Pokémon Stadium is a game which in real-life went out in Japan on 1 August 1998 for the Nintendo 64 and which could generously be described as a published demo for a game which was published under that name in North America, Australia and Europe and as Pokémon Stadium 2 in Japan on 30 April 1999 for the same console. This is a take on the latter game as it would have taken place in the alternative universe as described in Pokémon Gold and Silver Versions, within which the demo version would not have existed, and this game would have been released around 25 May 1998 (68 days earlier than in real-life, just like Pokémon Gold and Silver Versions) and for the Nintendo 64DD, which would have made its original late 1997 release date (instead of the December 1999 it was actually released in). As a result, the game would have been able to connect to Randnet, the system's dedicated web service, and thus the game's multiplayer options would have been open to play against others a full three generations early.
In Poké Cup Round 1 Poké Ball, all the trainers' Pokémon are level 50, and in Poké Cup Round 1 Great Ball and Round 2 Poké Ball, all the trainers' Pokémon are level 51. The Twins use paired Pokémon, and will pick one from each pair, while the Juggler in Round 1 exclusively uses Metronome and either Magnitude or Psywave (and in round 2 Present); the Firebreather in Round 1 uses Pokémon who can learn Will-O-Wisp and in Round 2 uses Fire type Pokémon and Pokémon who can learn Heat Wave, the Channeler uses moves which inflict confusion and the Tamer uses moves that have a high critical hit ratio.
As in real-life, Pokémon in Prime Cup are 'maxed out' at level 100. The Teacher uses Baton Pass and assorted stat boosters, while Rocket uses Toxic and Protect and the Black Belt uses Focus Energy. The Gamer uses Zap Cannon and Dynamicpunch in Poké Ball and Ultra Ball, one-hit knockout moves in Great Ball and Master Ball and Lock-On or Mind Reader in Round 2; the Round 1 Scientist uses binding moves in Poké Ball and Ultra Ball and recovery moves in Great Ball and Master Ball and the Round 2 Scientist uses Sunny Day throughout and Fire Spin in Poké Ball and Ultra Ball and weather-dependent recovery moves in Great Ball and Ultra Ball. Pikachu can be taught moves by clearing the Master Ball division of Prime Cup as per similar requirements of real-life, except it can be taught Surf by clearing Round 1 and Fly by clearing Round 2.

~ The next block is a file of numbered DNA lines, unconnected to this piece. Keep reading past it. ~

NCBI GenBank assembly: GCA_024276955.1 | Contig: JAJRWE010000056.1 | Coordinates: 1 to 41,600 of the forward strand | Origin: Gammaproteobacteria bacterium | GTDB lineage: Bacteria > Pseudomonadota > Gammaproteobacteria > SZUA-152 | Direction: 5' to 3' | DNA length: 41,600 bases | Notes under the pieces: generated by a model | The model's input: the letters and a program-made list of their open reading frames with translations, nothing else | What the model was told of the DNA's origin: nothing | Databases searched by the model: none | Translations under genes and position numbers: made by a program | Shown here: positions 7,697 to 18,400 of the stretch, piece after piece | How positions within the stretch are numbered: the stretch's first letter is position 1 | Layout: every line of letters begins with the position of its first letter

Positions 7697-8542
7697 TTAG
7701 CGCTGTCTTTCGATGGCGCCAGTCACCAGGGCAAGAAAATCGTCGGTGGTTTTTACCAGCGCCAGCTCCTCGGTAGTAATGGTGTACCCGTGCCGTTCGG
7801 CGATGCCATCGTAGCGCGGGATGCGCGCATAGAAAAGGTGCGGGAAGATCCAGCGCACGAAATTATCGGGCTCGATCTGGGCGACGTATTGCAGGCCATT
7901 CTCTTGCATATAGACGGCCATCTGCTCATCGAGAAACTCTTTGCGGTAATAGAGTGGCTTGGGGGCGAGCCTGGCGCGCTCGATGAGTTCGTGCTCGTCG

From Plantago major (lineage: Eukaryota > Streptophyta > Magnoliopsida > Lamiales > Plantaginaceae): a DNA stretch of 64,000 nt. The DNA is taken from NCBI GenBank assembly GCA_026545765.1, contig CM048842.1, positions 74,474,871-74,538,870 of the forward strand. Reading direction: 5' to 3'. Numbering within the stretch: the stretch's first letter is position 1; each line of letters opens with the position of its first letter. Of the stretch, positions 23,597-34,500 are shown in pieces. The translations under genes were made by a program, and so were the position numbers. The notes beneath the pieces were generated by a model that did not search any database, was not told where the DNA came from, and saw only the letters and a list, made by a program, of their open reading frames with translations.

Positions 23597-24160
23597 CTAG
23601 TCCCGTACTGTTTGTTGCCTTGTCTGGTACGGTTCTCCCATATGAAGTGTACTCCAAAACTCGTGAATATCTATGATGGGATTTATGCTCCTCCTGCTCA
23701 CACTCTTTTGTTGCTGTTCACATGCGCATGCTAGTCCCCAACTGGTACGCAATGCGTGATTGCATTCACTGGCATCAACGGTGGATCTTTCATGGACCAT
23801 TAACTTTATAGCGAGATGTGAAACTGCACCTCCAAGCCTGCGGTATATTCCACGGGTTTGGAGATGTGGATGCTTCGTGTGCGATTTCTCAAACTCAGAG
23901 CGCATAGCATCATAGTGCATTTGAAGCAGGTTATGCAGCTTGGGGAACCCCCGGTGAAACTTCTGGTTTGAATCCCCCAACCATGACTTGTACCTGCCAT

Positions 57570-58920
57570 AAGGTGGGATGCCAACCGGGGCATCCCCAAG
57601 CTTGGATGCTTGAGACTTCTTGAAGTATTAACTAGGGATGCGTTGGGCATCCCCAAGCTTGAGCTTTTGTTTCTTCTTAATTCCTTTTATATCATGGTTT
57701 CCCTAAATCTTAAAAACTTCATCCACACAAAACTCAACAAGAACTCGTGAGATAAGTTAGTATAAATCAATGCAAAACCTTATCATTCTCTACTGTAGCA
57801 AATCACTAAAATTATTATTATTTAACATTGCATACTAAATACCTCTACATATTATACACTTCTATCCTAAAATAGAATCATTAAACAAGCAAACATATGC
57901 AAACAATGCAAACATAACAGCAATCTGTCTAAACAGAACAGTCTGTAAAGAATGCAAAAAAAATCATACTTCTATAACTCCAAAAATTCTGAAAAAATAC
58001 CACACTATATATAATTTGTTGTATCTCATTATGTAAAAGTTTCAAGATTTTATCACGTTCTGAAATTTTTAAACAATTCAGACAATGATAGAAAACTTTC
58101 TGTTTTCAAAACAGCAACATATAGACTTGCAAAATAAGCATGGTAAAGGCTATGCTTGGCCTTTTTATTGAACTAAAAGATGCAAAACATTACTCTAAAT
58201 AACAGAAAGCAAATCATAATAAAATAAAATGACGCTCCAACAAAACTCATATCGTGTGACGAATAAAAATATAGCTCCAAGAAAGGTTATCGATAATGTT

The Petit Cup requiring Pokémon between levels 25 and 30 is an artifact from before breeding existed (i.e. the reason it was that high is because that's the lowest it could be so that all Pokémon eligible could be used), so I'm going to head straight down to level 1. And it admits only Pokémon who can evolve, so essentially Little Cup rules. The Student uses Hidden Power, the Sailor uses Steel-type moves and the Super Nerd likes to use Explosion.
The Gym Leader Castle contains all eighteen of the gym leaders in Pokémon Red and Green Versions, six each in Poké Ball, Great Ball and Ultra Ball, followed by the Elite Six in Master Ball. Unlike real-life, the Gym Leader Castle uses level 100 Pokémon, because I consider it implausible that twenty four different trainers just happen to have fifty one different Pokémon lying around so the player can have a choice.